by Jeff Gillan
LAS VEGAS (KSNV) — They are older now, but what they did in the ’50s, ’60s, ’70s, and up to the 2000s was kept our nuclear deterrent strong.
These old pals reunited today at the National Atomic Testing Museum at UNLV.
This was the 11th Annual National Day of Remembrance, to honor those who worked in our nuclear weapons industry.
People like Wilbur Chesser worked at the test site from 1988 to 2002.
Their job was to test and maintain our nuclear arsenal. At the test site, from 1951 to 1992, there were about a thousand above and below ground explosions.
Since 1992, the work has involved experiments that bring nuclear material just to the point of explosion.
“You can’t create the world’s most awesome weaponry without some very, very toxic, and radioactive material,” says Tim Lerew, with Cold War Patriots, the organization that put on today’s event. “Unfortunately, when you do this work day-in-day-out as many of these folks here today did, they suffer illnesses as a consequence.”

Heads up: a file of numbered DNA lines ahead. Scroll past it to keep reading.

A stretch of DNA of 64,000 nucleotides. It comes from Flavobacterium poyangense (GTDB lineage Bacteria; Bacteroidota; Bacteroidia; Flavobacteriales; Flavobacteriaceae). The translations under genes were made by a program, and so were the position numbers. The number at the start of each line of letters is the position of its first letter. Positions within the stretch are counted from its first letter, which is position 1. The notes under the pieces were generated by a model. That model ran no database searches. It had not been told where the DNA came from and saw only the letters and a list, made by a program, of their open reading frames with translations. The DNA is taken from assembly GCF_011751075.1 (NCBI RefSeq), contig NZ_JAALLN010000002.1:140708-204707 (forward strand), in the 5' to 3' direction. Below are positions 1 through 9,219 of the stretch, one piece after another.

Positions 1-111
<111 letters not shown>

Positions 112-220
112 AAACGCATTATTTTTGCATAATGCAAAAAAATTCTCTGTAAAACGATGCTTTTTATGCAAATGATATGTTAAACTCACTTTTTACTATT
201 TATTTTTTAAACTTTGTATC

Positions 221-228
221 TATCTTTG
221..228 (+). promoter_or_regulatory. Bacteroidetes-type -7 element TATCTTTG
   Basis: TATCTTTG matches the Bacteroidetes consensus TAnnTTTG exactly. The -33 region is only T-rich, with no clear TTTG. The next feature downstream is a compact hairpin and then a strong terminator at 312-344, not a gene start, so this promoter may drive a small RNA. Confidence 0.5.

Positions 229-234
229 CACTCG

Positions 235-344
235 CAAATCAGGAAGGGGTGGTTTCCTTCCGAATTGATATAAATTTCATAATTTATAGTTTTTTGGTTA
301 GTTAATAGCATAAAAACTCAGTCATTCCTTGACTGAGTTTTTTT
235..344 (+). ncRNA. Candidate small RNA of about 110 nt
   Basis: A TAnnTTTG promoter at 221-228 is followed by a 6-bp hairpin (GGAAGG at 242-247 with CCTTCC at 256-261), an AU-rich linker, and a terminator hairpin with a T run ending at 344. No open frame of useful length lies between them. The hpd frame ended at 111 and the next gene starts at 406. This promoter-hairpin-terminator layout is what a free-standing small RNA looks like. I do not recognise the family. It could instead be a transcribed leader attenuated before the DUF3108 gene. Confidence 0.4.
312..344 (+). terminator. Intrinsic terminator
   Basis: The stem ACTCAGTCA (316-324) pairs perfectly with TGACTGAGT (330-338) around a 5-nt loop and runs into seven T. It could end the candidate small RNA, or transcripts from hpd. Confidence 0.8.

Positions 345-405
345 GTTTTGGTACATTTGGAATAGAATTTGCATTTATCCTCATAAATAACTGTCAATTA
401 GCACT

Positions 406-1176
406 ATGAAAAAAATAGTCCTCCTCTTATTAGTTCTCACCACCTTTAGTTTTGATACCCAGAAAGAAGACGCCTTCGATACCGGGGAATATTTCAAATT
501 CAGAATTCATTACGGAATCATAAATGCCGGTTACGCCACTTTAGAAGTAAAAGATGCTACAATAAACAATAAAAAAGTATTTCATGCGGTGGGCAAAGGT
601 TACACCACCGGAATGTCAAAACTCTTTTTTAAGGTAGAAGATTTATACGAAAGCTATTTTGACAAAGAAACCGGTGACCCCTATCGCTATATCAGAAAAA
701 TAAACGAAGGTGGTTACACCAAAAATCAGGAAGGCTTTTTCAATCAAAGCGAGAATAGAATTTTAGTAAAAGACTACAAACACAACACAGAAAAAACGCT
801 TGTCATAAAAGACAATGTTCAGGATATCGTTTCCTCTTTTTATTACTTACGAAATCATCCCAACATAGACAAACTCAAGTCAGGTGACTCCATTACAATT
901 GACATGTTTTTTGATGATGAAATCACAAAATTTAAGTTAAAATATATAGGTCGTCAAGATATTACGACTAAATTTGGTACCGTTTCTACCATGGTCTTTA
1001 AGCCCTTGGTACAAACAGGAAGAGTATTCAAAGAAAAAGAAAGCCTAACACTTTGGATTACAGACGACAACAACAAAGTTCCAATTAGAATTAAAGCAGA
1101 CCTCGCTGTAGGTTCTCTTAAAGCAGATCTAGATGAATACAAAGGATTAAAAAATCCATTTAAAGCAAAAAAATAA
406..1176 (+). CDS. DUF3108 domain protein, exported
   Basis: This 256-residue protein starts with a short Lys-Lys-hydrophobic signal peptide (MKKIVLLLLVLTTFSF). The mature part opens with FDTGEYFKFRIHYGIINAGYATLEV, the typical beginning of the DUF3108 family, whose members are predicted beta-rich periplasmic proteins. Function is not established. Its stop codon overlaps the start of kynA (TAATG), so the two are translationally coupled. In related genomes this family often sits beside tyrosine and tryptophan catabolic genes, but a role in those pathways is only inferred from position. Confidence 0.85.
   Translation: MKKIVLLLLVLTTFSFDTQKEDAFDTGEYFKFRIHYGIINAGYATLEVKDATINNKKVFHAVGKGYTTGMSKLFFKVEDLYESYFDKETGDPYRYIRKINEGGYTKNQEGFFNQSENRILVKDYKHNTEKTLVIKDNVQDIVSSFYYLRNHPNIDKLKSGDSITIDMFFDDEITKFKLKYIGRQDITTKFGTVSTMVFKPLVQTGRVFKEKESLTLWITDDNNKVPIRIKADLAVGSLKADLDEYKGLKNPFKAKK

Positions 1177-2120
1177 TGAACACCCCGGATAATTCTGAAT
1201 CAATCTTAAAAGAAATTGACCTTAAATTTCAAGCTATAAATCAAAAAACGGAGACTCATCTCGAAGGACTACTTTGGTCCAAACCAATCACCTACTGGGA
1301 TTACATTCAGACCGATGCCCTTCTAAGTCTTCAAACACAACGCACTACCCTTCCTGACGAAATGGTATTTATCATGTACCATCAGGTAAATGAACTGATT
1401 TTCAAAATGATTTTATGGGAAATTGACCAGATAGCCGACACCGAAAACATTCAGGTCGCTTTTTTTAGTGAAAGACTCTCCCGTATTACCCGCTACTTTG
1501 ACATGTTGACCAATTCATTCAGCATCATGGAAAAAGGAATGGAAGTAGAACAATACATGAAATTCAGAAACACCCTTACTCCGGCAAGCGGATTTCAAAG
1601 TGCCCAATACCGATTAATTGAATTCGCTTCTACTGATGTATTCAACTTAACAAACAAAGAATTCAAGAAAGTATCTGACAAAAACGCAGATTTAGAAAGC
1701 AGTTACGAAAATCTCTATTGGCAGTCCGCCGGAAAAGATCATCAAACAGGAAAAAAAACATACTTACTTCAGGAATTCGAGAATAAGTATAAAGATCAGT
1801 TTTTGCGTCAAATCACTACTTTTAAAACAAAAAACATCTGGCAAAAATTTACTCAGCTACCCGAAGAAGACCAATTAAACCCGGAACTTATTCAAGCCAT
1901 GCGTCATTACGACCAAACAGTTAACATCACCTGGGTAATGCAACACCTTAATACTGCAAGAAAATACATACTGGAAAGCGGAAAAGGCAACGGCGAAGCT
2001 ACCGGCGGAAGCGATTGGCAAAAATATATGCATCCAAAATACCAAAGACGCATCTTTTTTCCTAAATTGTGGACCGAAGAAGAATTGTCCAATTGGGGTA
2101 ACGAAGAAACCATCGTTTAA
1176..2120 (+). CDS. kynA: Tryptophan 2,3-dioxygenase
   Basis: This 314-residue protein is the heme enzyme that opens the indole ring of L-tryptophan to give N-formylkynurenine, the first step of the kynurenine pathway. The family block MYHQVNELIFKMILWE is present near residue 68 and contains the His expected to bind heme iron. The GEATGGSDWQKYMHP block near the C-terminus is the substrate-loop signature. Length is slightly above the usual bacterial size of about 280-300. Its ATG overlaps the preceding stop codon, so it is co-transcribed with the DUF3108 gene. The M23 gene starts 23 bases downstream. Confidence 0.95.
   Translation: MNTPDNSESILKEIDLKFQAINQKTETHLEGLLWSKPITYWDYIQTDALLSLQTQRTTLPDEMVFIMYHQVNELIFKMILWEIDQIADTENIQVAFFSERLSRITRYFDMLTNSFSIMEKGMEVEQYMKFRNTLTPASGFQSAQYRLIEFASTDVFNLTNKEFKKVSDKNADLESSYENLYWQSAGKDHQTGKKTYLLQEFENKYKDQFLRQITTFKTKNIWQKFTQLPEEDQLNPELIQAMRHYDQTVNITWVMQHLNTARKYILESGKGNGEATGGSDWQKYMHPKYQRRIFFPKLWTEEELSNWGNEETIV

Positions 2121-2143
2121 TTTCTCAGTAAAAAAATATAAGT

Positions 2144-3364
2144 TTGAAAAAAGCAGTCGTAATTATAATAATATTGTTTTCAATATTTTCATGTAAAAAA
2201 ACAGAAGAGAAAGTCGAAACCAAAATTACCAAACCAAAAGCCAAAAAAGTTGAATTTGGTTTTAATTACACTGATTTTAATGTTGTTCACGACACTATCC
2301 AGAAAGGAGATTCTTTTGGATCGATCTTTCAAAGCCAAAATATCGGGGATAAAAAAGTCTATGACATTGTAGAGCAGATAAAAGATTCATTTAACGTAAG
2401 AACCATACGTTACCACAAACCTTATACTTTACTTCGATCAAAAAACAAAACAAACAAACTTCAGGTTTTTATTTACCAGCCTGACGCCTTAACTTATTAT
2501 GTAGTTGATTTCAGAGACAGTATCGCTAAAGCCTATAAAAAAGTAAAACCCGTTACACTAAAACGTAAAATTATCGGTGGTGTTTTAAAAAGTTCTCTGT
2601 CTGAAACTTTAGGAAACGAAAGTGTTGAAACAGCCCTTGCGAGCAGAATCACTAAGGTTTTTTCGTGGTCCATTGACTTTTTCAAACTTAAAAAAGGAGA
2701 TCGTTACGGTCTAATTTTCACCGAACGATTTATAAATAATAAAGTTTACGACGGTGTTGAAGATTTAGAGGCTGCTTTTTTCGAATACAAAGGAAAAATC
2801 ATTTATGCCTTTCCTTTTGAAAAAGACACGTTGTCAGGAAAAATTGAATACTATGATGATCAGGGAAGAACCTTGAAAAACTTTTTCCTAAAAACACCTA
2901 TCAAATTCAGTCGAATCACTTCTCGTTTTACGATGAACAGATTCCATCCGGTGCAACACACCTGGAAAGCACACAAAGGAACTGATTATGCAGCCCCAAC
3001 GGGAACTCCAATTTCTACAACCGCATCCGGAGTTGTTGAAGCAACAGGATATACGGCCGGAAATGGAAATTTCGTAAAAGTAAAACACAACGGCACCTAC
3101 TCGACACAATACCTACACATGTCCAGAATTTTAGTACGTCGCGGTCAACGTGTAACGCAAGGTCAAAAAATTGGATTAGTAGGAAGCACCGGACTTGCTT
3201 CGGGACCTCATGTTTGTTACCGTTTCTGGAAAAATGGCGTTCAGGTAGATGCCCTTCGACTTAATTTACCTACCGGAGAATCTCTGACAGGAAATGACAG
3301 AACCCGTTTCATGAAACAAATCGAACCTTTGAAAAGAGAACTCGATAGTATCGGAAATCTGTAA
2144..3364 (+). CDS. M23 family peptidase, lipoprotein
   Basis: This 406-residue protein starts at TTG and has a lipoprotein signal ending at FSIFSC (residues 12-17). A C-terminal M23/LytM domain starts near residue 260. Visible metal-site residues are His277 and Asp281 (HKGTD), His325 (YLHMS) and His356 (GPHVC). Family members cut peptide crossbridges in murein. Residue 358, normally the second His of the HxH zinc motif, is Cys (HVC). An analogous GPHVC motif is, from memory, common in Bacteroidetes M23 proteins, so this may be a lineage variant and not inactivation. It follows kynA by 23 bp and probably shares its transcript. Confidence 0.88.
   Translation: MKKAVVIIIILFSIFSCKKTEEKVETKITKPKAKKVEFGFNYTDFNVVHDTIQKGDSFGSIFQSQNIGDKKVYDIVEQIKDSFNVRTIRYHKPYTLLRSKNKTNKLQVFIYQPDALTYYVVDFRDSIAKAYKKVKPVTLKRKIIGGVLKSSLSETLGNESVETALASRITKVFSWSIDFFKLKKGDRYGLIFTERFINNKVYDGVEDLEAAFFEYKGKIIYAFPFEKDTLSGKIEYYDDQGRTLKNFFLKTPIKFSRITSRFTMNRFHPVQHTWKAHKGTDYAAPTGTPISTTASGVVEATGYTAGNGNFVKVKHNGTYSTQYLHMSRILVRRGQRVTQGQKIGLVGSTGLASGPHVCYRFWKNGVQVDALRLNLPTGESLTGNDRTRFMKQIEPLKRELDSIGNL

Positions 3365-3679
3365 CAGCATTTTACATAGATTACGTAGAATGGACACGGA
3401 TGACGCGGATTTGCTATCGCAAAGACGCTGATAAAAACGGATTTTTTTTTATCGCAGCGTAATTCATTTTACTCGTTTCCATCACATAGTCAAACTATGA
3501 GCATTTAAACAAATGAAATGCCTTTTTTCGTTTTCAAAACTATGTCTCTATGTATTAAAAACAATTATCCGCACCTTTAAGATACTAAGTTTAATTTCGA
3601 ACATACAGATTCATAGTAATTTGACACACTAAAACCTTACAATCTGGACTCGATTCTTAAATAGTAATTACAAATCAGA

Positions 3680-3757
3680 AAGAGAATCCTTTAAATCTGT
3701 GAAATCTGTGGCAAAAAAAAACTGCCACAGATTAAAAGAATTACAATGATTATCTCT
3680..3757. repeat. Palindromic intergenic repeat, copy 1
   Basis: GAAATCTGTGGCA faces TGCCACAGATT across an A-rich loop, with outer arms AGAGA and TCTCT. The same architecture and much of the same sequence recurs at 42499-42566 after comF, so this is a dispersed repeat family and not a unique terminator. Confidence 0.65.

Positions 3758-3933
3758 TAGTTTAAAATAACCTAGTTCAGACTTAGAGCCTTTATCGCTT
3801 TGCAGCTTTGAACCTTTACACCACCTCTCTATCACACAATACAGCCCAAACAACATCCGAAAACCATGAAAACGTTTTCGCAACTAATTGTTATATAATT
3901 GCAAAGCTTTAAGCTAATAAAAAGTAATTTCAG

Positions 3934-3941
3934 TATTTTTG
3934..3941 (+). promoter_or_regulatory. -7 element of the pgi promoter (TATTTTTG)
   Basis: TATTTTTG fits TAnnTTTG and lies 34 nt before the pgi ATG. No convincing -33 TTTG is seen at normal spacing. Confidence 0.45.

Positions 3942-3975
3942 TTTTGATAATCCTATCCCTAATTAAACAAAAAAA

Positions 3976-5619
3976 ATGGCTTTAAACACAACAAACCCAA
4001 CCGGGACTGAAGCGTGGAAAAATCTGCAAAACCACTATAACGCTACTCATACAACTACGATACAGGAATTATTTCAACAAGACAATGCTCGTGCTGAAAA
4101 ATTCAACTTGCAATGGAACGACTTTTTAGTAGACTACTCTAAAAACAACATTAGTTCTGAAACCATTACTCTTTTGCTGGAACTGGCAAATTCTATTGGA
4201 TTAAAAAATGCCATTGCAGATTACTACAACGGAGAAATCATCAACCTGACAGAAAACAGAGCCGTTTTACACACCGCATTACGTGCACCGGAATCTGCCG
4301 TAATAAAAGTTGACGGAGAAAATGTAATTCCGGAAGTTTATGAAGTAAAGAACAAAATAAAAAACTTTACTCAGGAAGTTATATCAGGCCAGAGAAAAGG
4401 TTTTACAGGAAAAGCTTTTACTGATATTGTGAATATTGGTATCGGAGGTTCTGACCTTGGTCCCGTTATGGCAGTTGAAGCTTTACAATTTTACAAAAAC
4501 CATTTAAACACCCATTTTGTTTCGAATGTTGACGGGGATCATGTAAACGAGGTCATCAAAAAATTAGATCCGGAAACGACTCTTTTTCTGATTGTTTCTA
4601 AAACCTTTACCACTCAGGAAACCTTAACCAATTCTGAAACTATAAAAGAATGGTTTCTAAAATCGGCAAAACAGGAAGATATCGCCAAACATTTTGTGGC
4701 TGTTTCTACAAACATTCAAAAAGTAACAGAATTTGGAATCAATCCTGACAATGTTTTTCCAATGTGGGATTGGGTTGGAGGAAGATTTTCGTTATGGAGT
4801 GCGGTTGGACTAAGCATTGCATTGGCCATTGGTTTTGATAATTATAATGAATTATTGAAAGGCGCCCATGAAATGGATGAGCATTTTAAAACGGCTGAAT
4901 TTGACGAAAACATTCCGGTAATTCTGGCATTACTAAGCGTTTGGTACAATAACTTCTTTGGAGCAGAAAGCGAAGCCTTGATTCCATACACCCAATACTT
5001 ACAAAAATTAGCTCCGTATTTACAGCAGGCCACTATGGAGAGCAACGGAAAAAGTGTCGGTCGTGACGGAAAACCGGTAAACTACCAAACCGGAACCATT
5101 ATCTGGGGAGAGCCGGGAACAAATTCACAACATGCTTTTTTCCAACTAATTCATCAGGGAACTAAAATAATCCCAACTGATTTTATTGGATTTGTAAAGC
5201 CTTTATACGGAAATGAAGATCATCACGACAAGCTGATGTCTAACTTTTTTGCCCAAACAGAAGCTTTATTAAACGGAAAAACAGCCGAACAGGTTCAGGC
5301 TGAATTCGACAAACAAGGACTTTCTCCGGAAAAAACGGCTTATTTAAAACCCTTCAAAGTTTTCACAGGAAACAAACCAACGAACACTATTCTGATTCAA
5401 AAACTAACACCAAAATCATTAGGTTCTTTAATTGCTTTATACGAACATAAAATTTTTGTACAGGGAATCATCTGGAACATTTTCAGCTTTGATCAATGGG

In 1990, Congress passed the Radiation Exposure Compensation Act,which compensates workers whose health was harmed by working in America’s nuclear complex. 2,244 claims have come from Nevada, totaling $126,978,997 – the fourth-highest number of claims from any state.
Health is one legacy. Former test site worker Bill Bauer buried nuclear waste there for years and now carries a portable oxygen unit to help his breathing.
The other legacy is these weapons and the nuclear material that powered them kept this country safe, says retired Air Force Staff Sergeant Ernest Williams. He first came to the test site in 1955.
Read more at Cold War Patriots: Former test site workers gather, remember our nuclear weapons industry